INSTRUCTIVE LESSON ON THE SAME SUBJECT. My uncle Toby was a man patient of injuries ;not from want of courage,—where just occasions presented, or called it forth-I know no man under whose arm I should sooner have taken shelter;—nor did this arise from any insensibility or obtuseness in his intellectual parts:-he was of a peaceful, placid nature, -no jarring element in it,--all was mixed up so kindly within him : my uncle Toby had scarce a heart to retaliate upon a fily :

-Go,-says he, one day at dinner, to an overgrown one who had buzzed about his nose, and tormented him cruelly all dinner time,--and which, after infinite attempts, he had caught at last, as it flew by bim :-"I'll not hurt thee,' says my uncle Toby, rising from his chair, and going across the room, with the fly in his hand :

-IH not hurt a hair of thy head :-Go,' says he, lifting up the saslı, and opening his hand as he spoke, to



let it escape ;

-go, poor devil,-get thee gone, why should I hurt thee?—This world, surely, is wide enough to hold both thee and me.'

This is to serve for parents and governors instead of a whole volume upon the subject.


VIRTUE MAN'S TRUE INTEREST. I FIND myself existing upon a little spot, surrounded every way by an immense unknown expansion. Where am I? What sort of place do I inhabit? Is it exactly accommodated in every instance, to my convenience? Is there no excess of cold, none of heat, to offend me? Am I never annoyed by animals either ot' my own or of a different kind ? [s every thing subservient to me, as though I had ordered all myself?-No-nothing like it—the furthest from it possible. The world appears not, then, originally made for the private convenience of me alone.

But is it not possible, so to accommodate it by my own particular industry? If to accommodate man and beast, heaven and earth, be beyond me, it is not possible-What consequence then follows? or can there be any other than this: if I seek an interest of my own, detached from that of others, I seek an interest which is chimerical, and can never have existed?

How then must I determine? Have I no interest at all?--If I have not, I am a fool for stay. ing here. It is a smoky house; and the sooner I am out of it the better. But why no interest ? – Can I be contented with none, but one separate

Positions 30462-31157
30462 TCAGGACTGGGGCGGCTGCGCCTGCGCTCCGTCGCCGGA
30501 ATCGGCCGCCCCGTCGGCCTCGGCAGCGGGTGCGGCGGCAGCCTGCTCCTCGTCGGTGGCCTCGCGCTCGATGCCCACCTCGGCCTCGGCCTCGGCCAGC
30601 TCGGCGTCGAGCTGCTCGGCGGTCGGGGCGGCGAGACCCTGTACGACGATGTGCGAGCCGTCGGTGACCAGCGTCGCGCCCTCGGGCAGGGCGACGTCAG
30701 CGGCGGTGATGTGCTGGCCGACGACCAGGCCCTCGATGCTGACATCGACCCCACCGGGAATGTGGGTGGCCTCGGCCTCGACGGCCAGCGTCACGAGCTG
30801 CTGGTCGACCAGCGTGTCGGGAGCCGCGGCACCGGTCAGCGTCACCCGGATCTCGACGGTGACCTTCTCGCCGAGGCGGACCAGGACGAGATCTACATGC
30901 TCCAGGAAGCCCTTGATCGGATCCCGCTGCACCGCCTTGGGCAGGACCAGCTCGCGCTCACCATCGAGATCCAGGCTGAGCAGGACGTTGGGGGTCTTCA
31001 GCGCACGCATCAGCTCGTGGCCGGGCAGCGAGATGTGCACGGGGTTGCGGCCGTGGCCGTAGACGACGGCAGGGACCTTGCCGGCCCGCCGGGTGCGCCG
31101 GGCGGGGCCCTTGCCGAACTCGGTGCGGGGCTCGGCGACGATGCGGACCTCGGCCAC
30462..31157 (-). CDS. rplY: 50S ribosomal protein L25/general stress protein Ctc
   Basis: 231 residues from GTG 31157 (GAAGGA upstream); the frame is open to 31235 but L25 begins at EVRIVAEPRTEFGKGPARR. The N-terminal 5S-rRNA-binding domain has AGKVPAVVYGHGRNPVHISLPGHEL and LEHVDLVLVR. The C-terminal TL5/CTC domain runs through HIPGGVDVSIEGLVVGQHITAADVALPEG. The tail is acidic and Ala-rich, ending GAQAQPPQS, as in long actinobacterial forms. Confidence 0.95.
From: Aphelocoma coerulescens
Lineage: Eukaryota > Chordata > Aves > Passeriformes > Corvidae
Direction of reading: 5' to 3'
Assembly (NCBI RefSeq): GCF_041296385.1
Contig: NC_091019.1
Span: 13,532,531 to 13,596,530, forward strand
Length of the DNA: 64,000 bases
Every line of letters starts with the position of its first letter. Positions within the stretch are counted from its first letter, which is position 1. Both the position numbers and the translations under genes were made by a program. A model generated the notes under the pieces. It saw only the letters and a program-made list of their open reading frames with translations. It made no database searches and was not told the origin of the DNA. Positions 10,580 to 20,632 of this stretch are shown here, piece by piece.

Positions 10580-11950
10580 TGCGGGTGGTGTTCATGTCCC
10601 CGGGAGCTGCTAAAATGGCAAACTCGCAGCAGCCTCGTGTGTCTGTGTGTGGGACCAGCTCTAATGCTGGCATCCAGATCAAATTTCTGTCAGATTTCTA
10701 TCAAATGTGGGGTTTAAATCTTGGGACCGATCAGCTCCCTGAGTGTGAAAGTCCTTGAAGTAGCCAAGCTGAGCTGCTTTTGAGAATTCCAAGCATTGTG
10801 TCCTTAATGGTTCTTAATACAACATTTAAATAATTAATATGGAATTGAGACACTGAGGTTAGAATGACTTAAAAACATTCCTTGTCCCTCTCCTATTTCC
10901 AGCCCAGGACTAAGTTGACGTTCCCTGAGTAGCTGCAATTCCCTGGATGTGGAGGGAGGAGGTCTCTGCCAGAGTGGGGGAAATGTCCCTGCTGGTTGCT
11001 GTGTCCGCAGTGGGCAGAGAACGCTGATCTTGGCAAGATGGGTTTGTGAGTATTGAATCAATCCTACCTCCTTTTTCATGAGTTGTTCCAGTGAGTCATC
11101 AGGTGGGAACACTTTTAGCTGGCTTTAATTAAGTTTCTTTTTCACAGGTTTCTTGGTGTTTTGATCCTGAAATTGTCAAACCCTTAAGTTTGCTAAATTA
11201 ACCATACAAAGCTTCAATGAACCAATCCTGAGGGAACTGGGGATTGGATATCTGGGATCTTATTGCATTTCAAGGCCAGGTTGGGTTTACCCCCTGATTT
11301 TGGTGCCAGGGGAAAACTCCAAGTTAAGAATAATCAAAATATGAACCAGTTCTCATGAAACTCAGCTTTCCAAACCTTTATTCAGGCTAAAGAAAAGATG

and detached ?-Is a social interest, joined with others, such an absurdity as not to be admitted ?

-The bee, the beaver, and the tribes of herding animals, are enow to convince me, that the thing is somewhere at least possible. How, then, am I assured that it is not equally true of man?-Admit it; and what follows? If so, then honour and justice are my interest : then the whole train of moral virtues are my interest; without some portion of which not even thieves can maintain society.

But, further still—I stop not here-I pursue this social interest as far as I can trace my several relations. I pass from my own stock, my own neighbourhood, my own nation, to the whole race of mankind, as dispersed throughout the earth.Am I not related to them ail by the mutual aids of commerce, by the general intercourse of arts and letters, by that common nature of which we all participate?

Again—I must have food and clothing-Without a proper genial warmth, I instantly perish Am I not related, in this view, to the very earth. itself? to the distant Sun, from whose beams I derive vigour? to that stupendous course and order of that infinite host of heaven, by which the times and seasons ever uniformly' pass on ?-Were this order once confounded, I could not probably survive a moment; so absolutely do I depend on this common general welfare.-What, then, have I to do, but to enlarge virtue into piety? Not only honour, and justice, and what I owe to man, are my interest; but gratitude also, acquiescence, resignation, adoration, and all I owe to this great polity, and its greater governor, our common parent,